Letter: Tax policy means caring falls to good Samaritans

Graphic by Lori Deaton

Eleven years have passed since the onset of the 2008 economic recession. And while economic recovery has restored and returned a lot of us to a place of personal security and prosperity, there are many less fortunate in our midst who remain unemployed/underemployed, homeless, food insecure and without basic health care. It’s disheartening to read that charitable donations to help the “least among us” have declined since the GOP tax bill, which was touted by President Trump as a “Christmas gift” and “middle-class miracle,” was enacted in December 2017.

While some hourly wage earners may have benefited from a small-to-moderate increase in their take-home pay in the short run, it is the big corporations and wealthy individuals who will garner the lion’s share of the benefits in the long term. The tax cuts for low- to middle-income earners will expire after 2025; however, the tax cuts for the wealthy and big corporations will be permanent unless Congress acts to change it.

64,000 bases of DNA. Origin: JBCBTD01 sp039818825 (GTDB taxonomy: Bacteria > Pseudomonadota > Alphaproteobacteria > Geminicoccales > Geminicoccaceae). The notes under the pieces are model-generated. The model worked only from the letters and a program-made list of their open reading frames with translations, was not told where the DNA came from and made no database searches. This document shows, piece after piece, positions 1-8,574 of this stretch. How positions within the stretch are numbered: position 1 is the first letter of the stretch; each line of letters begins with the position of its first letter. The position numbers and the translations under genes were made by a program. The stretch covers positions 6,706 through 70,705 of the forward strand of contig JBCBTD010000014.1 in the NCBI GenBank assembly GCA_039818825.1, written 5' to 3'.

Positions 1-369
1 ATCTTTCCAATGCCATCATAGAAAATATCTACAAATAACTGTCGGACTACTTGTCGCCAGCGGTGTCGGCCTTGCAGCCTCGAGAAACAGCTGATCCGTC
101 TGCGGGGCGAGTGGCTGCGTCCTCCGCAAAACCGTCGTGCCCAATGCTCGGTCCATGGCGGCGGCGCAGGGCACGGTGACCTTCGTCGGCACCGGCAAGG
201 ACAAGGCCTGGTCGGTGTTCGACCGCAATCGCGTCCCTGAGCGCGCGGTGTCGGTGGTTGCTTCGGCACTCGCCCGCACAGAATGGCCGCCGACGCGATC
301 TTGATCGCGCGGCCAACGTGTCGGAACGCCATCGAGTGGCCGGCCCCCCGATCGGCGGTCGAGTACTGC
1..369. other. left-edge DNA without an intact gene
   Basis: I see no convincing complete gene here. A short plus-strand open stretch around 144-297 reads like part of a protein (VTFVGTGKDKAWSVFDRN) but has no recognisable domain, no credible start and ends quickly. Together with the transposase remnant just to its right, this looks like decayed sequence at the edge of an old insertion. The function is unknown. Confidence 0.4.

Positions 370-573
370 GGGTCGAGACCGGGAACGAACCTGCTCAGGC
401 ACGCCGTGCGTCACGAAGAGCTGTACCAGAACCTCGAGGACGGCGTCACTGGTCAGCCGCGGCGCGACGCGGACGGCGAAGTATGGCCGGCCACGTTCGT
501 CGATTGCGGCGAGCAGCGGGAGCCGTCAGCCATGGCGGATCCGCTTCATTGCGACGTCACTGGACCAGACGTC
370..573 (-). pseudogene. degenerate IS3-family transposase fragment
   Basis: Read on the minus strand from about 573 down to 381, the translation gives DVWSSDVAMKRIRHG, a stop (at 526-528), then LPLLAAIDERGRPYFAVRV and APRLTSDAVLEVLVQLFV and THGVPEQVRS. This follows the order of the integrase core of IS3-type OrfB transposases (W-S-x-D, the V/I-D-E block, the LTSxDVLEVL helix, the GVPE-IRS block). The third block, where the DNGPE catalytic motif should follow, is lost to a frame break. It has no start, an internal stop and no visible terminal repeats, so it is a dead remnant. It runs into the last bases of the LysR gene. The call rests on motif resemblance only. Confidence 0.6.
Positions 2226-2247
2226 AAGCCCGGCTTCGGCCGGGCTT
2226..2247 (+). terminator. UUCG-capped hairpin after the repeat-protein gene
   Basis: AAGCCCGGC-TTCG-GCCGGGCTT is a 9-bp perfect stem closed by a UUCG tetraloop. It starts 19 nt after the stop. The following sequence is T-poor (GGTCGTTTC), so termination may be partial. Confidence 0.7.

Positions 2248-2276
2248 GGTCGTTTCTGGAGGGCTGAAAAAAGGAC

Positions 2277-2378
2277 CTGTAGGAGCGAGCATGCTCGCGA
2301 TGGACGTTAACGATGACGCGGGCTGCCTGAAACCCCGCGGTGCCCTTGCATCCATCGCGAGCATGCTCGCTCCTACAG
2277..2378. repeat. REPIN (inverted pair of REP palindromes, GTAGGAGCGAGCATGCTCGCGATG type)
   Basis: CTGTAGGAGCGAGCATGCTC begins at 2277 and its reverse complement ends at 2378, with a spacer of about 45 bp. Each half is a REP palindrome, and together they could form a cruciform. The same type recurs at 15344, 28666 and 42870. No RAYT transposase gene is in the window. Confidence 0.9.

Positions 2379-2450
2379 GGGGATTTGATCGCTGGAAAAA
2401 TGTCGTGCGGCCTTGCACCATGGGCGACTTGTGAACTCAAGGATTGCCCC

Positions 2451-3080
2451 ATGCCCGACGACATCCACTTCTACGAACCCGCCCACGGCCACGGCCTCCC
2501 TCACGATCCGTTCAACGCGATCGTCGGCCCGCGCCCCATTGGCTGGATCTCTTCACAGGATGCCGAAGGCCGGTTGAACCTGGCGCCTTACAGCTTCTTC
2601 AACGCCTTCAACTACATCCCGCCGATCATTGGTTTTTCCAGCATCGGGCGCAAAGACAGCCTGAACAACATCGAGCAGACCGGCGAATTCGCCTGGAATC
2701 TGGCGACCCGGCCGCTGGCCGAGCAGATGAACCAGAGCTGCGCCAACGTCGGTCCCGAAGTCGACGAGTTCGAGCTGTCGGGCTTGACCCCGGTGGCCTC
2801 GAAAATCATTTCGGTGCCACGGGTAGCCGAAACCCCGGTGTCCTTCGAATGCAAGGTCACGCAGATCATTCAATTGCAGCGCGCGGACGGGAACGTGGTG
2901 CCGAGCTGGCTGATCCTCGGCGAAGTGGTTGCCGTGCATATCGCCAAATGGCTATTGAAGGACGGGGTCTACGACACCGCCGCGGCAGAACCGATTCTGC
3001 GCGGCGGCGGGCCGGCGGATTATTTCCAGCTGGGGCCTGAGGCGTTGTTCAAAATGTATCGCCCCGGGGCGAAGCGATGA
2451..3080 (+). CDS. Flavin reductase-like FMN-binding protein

In addition, raising the standard deduction for individuals and couples has resulted in a disincentive to make charitable donations. It’s clear that the responsibility of caring for the least among us in our community is going to fall upon local good Samaritans (individuals, businesses, churches, civic groups, etc.) in both Asheville and the greater WNC community.

If your primary reason for making charitable donations was to get a tax deduction, then I guess you’re like the Levite or the priest in the parable — callously giving a wide berth to the beaten stranger by the side of the road in need of help. I choose to believe that more of us will be moved with compassion like the good Samaritan and will go out of our way to lovingly care for others in need by sustaining or increasing out charitable giving.

— Nancy Tabel
Asheville

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